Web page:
Disclosure: Nothing to disclose.

Coauthor(s)

Tina Wu, MD Staff Physician, Department of Emergency Medicine, New York University Medical Center, Bellevue Hospital Center

Tina Wu, MD is a member of the following medical societies: American College of Emergency Physicians, American Medical Association, Society for Academic Emergency Medicine, Emergency Medicine Residents' Association

Disclosure: Nothing to disclose.

Rachel Alt, MD Staff Physician, Department of Emergency Medicine, New York University Bellevue Hospital

Disclosure: Nothing to disclose.

Specialty Editor Board

Francisco Talavera, PharmD, PhD Adjunct Assistant Professor, University of Nebraska Medical Center College of Pharmacy; Editor-in-Chief, Medscape Drug Reference

Disclosure: Received salary from Medscape for employment. for: Medscape.

Jon Mark Hirshon, MD, MPH, PhD Professor, Department of Emergency Medicine, University of Maryland School of Medicine

Jon Mark Hirshon, MD, MPH, PhD is a member of the following medical societies: Alpha Omega Alpha, American Academy of Emergency Medicine, American College of Emergency Physicians, American Public Health Association, Society for Academic Emergency Medicine

Disclosure: Nothing to disclose.

Chief Editor

Trevor John Mills, MD, MPH Chief of Emergency Medicine, Veterans Affairs Northern California Health Care System; Professor of Emergency Medicine, Department of Emergency Medicine, University of California, Davis, School of Medicine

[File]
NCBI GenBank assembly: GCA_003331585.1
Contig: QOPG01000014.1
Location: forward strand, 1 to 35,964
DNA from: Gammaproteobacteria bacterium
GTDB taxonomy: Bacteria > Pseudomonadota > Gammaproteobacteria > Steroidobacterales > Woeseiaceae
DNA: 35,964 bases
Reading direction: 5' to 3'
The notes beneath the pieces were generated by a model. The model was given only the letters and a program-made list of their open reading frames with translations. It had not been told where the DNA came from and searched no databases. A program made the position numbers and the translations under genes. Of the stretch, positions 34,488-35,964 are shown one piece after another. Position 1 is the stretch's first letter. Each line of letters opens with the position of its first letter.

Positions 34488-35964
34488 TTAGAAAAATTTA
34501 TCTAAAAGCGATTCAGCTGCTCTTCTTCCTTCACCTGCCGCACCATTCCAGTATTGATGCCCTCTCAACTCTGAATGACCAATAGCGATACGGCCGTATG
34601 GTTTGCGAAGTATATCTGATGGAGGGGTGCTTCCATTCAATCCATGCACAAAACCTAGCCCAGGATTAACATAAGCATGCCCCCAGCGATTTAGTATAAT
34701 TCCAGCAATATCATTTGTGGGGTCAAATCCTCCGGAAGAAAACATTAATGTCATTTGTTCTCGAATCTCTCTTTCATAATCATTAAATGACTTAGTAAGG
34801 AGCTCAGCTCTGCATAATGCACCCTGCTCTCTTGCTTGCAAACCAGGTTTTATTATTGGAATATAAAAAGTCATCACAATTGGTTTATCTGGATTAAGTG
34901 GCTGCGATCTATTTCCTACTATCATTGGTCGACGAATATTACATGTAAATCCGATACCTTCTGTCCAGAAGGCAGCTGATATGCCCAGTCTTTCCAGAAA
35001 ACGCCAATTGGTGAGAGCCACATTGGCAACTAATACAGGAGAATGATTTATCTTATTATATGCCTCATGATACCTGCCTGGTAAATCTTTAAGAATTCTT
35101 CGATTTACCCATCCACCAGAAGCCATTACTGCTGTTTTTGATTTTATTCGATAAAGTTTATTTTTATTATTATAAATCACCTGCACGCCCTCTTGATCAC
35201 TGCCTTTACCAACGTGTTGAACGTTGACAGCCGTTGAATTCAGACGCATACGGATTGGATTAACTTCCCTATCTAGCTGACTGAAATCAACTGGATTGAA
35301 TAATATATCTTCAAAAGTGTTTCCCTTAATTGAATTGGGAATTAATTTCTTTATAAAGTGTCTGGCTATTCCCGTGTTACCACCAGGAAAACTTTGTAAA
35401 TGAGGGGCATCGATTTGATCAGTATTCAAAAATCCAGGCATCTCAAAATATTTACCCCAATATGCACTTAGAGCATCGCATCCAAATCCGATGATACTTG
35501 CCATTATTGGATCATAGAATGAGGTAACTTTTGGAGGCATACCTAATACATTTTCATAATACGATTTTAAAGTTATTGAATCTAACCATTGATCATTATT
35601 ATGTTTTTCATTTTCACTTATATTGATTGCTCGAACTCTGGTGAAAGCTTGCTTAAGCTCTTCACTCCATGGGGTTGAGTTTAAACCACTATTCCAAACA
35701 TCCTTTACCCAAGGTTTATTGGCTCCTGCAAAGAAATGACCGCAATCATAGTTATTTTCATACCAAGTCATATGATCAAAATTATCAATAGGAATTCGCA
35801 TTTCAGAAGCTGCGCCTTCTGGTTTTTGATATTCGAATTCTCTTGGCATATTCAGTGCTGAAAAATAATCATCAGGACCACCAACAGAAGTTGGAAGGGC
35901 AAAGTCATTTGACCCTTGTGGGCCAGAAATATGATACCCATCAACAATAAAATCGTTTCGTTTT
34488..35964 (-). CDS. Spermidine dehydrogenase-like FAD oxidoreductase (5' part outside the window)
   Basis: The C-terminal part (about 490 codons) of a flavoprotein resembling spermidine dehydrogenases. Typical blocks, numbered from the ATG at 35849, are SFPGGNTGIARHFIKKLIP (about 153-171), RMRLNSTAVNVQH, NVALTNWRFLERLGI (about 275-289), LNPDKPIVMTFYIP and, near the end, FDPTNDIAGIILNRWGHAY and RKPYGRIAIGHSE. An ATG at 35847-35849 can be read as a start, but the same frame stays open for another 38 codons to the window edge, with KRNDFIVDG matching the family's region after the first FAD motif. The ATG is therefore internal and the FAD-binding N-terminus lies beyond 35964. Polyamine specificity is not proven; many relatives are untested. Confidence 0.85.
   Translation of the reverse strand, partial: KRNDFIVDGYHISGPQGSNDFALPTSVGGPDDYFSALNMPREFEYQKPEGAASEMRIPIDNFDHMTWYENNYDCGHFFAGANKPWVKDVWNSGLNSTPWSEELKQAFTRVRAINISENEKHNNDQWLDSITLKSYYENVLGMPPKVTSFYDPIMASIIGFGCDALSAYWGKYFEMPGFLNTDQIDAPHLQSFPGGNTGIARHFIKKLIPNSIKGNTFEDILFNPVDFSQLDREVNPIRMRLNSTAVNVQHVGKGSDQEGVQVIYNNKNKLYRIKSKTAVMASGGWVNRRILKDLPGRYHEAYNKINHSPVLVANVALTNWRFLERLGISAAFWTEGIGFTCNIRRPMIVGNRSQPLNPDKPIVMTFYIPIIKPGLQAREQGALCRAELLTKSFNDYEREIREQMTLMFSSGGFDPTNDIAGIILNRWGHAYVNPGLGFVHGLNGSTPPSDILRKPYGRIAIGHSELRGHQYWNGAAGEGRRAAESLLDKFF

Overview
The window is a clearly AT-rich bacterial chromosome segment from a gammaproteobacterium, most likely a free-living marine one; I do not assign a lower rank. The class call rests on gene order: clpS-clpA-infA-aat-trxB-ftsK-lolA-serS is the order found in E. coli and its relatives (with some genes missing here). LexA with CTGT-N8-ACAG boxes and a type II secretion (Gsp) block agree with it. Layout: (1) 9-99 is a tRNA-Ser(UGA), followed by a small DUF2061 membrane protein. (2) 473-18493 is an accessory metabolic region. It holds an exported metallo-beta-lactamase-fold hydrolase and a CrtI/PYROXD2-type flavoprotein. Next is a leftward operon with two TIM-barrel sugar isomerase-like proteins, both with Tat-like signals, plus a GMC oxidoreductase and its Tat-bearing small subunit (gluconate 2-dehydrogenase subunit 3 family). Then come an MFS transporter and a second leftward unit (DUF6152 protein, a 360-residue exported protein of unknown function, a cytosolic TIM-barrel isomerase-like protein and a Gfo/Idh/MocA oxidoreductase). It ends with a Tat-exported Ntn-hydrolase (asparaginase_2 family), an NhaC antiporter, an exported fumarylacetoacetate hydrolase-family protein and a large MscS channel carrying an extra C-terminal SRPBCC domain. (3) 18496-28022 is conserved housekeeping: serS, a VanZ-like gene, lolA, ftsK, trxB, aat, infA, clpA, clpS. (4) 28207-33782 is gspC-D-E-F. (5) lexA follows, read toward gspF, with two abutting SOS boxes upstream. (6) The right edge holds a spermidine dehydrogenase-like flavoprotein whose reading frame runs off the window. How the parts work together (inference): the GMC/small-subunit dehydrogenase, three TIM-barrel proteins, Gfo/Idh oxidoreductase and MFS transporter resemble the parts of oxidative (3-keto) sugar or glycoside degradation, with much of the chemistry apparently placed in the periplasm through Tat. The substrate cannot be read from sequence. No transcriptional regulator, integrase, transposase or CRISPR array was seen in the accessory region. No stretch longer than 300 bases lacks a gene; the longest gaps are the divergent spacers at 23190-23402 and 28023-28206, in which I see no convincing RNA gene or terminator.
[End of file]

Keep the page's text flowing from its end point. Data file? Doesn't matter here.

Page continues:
Trevor John Mills, MD, MPH is a member of the following medical societies: American Academy of Emergency Medicine, American College of Emergency Physicians

Disclosure: Nothing to disclose.

Additional Contributors

Jerry R Balentine, DO, FACEP, FACOEP Vice President, Medical Affairs and Global Health, New York Institute of Technology; Professor of Emergency Medicine, New York Institute of Technology College of Osteopathic Medicine

Jerry R Balentine, DO, FACEP, FACOEP is a member of the following medical societies: American College of Emergency Physicians, New York Academy of Medicine, American College of Osteopathic Emergency Physicians, American Association for Physician Leadership, American Osteopathic Association

Disclosure: Nothing to disclose.